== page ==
On the other hand, journalists are used to more immediate gratification: depending on the cycle of the organization you’re with, you might be creating something hourly, daily, weekly or monthly (or perhaps on occasion even less frequently). But writing a novel takes patience some journalists may not have. It’s difficult to think of taking a year or even a number of years to finish something.

  1. Where you nervous, anxious or perhaps feeling something else when you realized you’d just written a novel?

None of the above – perhaps not elated, but satisfied and proud of being able to finish the task I set out on many months earlier.

  1. Why do you believe there was so little prominent women of the Wild West?

That’s a very good question, and it’s really a subtext to my decision to focus on Annie Oakley. Women just weren’t allowed to have positions of authority – they were homemakers, or whores, or women who traveled in wagon trains to the West. In Annie’s era, it was entertainers who were famous, like Lillie Langtry or Jenny Lind, or “characters” like Calamity Jane or “Unsinkable” Molly Brown, who parlayed new-found wealth to become a leader in Denver society.

Look at “westerns” as we’ve come to know them: The men are heroes, or villains, and the action usually revolves around them. It’s pretty hard to find a woman who doesn’t fit into one of those categories cited above.

  1. What do you find to be the hardest about writing?

Another difficult question – the answer is very individual. For me, it’s about inspiration. For years, I’ve been spontaneously writing reviews of movies or TV shows I’ve seen. There, the hard part is trying to convey ideas and themes without reciting a plot; it requires stepping back and putting the work in context. But the work has to inspire that review.

Another hard part is rewriting or editing yourself. There’s a lot less time to do that in journalism, especially under tight deadlines. But for fiction or longer non-fiction pieces, it’s about polishing a phrase or finding a different word, for instance. I probably do less of that than a lot of writers – I generally am happy with first drafts – but in fiction, I think it’s essential. Lots of prominent writers over the years have talked up the value of rewriting.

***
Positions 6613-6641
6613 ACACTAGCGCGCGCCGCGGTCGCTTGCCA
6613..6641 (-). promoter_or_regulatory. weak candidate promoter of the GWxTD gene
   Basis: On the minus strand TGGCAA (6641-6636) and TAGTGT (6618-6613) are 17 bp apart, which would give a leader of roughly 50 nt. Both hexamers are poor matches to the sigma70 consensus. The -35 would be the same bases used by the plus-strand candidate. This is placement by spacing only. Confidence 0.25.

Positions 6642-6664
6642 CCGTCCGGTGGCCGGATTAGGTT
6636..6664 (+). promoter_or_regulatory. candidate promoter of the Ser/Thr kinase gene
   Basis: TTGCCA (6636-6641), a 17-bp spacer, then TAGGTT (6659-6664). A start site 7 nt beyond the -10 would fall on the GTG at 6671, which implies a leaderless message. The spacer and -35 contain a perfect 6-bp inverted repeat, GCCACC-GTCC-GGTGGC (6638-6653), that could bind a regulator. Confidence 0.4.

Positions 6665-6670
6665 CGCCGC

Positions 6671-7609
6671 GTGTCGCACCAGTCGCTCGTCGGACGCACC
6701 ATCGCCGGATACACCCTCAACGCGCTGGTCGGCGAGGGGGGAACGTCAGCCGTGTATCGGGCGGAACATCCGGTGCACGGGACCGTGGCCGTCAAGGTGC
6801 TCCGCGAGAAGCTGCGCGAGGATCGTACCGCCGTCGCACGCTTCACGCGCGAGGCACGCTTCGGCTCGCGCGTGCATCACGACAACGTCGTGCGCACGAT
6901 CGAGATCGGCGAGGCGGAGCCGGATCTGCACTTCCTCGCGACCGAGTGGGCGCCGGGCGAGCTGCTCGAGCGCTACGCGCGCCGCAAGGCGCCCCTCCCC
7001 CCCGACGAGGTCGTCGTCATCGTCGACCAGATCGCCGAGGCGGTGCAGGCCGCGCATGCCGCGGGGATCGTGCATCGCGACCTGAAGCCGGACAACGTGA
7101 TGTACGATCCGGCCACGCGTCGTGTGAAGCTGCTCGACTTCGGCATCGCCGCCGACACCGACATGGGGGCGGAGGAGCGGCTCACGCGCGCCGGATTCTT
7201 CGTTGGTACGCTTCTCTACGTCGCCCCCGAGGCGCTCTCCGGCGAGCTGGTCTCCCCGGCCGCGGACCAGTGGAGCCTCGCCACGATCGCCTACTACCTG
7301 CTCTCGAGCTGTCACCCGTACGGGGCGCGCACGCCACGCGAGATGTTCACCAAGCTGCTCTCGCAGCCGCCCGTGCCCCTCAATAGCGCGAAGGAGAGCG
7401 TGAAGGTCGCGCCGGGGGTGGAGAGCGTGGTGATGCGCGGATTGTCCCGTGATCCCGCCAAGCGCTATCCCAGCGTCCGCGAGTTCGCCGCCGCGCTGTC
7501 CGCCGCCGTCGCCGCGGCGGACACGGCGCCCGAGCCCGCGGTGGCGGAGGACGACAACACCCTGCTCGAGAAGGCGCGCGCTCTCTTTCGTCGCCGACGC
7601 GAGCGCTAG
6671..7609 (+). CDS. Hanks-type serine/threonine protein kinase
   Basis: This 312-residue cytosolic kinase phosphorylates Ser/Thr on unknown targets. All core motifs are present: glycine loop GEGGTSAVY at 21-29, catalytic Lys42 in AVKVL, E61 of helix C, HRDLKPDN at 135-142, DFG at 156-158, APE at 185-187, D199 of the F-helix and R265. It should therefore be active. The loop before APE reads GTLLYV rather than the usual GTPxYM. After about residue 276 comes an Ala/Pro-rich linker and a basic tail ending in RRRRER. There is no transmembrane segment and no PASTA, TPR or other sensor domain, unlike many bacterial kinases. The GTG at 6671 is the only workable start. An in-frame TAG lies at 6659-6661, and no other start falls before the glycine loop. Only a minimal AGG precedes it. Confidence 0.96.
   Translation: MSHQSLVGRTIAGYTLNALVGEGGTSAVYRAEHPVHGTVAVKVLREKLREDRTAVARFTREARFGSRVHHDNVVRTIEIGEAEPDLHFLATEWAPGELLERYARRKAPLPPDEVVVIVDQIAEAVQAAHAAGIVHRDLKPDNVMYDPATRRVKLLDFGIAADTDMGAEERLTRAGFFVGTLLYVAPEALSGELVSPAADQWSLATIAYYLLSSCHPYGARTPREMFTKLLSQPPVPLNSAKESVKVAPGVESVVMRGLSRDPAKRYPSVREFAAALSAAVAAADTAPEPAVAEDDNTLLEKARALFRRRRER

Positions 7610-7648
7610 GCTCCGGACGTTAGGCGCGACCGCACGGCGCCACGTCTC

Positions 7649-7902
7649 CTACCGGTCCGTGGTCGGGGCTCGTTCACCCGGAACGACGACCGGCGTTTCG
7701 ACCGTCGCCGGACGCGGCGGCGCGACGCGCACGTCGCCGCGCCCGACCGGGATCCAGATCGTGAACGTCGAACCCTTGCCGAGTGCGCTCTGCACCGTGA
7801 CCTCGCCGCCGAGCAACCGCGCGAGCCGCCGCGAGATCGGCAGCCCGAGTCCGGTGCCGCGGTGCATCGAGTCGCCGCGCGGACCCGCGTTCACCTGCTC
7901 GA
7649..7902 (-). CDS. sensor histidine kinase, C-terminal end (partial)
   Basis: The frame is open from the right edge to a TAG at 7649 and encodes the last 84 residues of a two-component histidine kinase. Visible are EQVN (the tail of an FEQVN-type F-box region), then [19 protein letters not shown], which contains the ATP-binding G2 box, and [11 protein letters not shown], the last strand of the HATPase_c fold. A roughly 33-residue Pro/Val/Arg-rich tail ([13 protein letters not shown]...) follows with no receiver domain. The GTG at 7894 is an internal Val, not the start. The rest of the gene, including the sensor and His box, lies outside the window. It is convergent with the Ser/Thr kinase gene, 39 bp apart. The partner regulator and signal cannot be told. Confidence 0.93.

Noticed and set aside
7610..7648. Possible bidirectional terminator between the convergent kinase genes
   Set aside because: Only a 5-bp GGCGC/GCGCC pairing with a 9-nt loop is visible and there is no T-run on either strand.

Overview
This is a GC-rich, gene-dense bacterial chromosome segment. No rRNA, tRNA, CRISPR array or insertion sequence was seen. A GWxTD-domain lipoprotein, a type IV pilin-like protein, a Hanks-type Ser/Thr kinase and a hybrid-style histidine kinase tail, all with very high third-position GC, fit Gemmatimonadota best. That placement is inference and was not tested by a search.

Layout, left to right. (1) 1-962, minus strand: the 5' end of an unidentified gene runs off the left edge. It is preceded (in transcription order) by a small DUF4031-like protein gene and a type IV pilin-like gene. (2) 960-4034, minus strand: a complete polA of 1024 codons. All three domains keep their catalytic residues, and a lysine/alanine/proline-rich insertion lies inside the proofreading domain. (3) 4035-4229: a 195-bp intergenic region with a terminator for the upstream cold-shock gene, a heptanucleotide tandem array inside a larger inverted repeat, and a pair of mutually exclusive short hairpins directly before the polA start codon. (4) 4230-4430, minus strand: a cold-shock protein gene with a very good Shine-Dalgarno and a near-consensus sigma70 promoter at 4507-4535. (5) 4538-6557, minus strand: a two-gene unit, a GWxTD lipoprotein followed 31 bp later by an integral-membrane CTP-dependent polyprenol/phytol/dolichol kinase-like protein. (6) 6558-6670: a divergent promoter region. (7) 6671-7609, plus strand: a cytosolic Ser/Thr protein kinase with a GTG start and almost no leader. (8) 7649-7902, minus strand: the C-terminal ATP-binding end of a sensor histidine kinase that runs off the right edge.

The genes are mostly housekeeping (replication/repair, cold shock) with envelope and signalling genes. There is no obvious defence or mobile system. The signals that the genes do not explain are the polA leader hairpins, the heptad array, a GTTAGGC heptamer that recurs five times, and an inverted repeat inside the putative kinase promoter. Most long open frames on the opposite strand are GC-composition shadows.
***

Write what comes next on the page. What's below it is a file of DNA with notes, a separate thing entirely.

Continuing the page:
10. I see you also wrote a book of poetry. What can you tell us about that and do you also consider yourself a poet?

I suppose that if you’ve written a poem, you can call yourself a poet – but it should be a lot more involved than that. In my case, my book was a collection of poems in free verse that I’d written over more than 35 years. Some had been published in anthologies or local newspapers, but never in any prestigious publication. I actually wrote a few dozen more in the months leading up to publishing that volume in 2009, and it was interesting to compare my “new voice” with much older poems. In general, I liked my newest work better than the old. I thought it was more original, and more evocative.

So, am I a poet? Yes, but I use that term gingerly. If you apply the term to people who spend much of their lives working on and publishing poetry, I’m not.